Do people really know how to use the hamburger icon? Alex Berg takes a closer look
The hamburger menu, once the darling of the UX community, has recently come under fire. Its initial allure was understandable. In an increasingly mobile world, the hamburger icon presented a handy solution to shrinking screen sizes.
Within a short period of time, it became common to see the hamburger menu implemented on lots of different sites. But, guess who got lost in the shuffle? The customer.
First, despite widespread usage, there are still some users who don’t know what the icon actually means. Second, while most users know to look to the icon for their needs, the less directed customer needs to be persuaded, even wooed. Third, and finally internet users are a lethal mix of lazy and impatient. Test after test has shown the more data you ask for from customers, the lower your corresponding completion rates are.
“Despite widespread usage, there are still some users who don’t know what the icon actually means”
Of late several blog posts from authorities on UX have called out our industry-wide delusion. After reading a few of these damning posts, we decided to conduct an a/b test to supplement our user testing. We limited the audience to just desktop users. Our control would get the current experience with the hamburger menu, while our test group would receive the navigation options expanded by default. This was just a head-to-head test pitting the hamburger icon vs. a revealed state-listed menu on the same plane.
We set up our test using Optimizely, an optimisation and testing platform. Optimizely offers an engagement goal, which can sum up the total session clicks in the control vs. our experiment. Our challenge was one of traffic. The exposed navigation outperformed the hamburger menu in both total clicks, as well as the more broadly defined engagement goal.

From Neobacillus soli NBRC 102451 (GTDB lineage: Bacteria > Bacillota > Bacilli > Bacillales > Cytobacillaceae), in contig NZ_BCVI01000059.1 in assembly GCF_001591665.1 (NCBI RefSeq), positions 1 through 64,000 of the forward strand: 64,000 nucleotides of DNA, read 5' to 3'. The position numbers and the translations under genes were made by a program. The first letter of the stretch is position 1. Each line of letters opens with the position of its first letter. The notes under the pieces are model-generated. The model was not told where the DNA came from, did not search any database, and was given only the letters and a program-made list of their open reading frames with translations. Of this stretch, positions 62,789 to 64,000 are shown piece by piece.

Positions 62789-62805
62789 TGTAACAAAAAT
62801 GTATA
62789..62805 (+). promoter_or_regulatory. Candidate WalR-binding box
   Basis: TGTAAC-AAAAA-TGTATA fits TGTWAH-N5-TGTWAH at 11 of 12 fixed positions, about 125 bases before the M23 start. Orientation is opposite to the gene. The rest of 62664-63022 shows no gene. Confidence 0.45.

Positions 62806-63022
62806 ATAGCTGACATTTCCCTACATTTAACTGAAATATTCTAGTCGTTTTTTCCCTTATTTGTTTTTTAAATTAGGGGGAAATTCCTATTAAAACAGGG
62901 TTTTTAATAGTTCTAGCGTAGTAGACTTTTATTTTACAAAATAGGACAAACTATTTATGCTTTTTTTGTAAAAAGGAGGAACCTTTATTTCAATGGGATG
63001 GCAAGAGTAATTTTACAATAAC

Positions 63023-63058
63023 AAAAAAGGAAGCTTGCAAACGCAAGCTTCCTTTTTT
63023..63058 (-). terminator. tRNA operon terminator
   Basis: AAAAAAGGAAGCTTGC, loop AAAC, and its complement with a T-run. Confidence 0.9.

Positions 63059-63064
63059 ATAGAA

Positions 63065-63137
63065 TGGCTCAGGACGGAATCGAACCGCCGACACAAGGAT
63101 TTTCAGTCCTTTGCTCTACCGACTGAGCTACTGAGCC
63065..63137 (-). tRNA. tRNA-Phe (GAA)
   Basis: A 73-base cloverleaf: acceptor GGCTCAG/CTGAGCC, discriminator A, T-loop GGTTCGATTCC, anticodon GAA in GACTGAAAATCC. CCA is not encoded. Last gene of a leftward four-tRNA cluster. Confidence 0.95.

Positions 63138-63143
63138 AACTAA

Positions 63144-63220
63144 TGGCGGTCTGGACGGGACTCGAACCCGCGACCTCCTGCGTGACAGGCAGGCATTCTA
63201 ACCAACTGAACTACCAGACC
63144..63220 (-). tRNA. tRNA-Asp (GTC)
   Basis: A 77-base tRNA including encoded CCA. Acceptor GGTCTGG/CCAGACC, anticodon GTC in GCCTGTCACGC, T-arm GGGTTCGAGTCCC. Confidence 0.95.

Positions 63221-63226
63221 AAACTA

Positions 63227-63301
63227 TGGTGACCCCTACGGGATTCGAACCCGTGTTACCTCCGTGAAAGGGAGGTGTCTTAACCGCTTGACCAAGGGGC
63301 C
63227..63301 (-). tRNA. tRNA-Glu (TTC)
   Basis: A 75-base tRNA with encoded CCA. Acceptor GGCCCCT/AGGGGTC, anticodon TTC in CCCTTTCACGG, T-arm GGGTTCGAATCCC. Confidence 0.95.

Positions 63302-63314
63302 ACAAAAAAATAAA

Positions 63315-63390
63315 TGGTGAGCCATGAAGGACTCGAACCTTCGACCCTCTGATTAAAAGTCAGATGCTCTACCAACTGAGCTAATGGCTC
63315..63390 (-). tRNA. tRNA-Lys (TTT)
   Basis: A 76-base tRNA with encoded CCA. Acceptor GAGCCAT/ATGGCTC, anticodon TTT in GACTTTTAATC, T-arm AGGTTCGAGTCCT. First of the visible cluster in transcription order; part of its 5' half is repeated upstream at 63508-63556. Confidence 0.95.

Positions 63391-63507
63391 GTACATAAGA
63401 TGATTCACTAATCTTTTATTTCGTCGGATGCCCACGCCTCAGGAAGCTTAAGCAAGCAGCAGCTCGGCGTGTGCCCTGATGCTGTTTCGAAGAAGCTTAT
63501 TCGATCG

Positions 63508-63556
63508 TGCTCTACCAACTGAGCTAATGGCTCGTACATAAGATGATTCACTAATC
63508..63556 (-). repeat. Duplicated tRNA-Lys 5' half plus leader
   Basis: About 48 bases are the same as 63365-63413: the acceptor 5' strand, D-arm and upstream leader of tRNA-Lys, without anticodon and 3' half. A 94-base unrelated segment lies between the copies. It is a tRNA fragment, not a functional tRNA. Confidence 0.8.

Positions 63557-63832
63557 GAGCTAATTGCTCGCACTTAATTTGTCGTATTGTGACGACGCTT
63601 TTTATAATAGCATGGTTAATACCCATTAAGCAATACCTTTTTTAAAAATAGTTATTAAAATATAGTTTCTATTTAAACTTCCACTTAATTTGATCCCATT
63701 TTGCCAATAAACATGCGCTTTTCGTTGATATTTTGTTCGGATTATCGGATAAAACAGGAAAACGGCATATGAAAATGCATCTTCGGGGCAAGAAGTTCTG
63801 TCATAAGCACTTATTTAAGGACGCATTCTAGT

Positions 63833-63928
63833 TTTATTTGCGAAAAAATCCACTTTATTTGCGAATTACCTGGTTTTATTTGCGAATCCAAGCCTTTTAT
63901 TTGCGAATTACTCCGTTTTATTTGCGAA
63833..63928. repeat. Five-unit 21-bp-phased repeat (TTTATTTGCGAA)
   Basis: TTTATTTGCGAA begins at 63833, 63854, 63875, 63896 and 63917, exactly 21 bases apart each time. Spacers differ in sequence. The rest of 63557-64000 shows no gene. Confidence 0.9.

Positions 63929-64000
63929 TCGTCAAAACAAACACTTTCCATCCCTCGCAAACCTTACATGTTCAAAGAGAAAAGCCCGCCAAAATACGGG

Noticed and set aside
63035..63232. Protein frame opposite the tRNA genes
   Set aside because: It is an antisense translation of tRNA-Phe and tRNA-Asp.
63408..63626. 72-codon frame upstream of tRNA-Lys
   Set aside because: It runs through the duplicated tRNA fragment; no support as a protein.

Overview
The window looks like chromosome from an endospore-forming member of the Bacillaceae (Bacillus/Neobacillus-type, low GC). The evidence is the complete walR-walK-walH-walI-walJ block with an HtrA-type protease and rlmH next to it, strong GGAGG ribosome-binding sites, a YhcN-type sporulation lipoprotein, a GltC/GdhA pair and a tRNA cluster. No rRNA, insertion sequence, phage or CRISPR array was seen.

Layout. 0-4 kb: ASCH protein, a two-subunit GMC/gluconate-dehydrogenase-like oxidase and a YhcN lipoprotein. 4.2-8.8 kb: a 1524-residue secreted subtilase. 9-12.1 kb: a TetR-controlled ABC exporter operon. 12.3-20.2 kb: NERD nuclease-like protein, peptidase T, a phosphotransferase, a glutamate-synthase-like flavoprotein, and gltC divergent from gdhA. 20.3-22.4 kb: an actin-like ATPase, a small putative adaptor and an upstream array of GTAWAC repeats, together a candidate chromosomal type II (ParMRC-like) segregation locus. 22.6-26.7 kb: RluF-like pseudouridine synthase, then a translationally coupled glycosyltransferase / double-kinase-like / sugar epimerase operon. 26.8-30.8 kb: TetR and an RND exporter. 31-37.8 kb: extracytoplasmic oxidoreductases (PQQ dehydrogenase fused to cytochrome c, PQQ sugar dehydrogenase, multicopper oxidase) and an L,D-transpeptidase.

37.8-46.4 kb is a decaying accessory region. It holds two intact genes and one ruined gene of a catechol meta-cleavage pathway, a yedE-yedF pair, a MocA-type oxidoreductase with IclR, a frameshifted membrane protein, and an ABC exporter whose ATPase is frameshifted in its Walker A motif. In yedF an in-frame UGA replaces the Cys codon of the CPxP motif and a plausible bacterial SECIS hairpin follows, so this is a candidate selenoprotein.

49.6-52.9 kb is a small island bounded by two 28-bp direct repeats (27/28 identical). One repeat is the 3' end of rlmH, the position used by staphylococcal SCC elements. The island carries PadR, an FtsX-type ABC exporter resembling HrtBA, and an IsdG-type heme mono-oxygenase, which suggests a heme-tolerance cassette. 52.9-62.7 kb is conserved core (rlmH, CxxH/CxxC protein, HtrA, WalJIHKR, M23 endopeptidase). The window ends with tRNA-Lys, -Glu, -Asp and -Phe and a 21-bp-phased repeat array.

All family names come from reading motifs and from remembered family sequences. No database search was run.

With the exposed option, navigation clicks were up 47 per cent and overall engagement 16 per cent. Of note, it took fewer than 750 visitors to prove this out, an indication the outcome was arguably so obvious we shouldn’t have bothered with the test in the first place.
The test exceeded Optimizely’s default threshold for relevance (90 per cent) and hit 99 per cent plus.Engagement was up with a 16 per cent improvement.
So, does this mean the hamburger menu is dead? I doubt it. Like it or not, the hamburger icon solves a very real problem. And, it typically usability tests pretty well as most users understand its meaning. However, that doesn’t mean it will necessarily perform as well in the wild, as, at least in our test, exposed options are simply more compelling than hidden ones.
Our conclusion? For simple navigation schemes, exposing part of your navigation is a good idea. However, for sites with more complex navigation, extracting two to three categories might not work. In these cases, we recommend at least supplementing the hamburger icon with a ‘menu’ label for extra clarity and, of course, testing with your target customers. Every audience is different.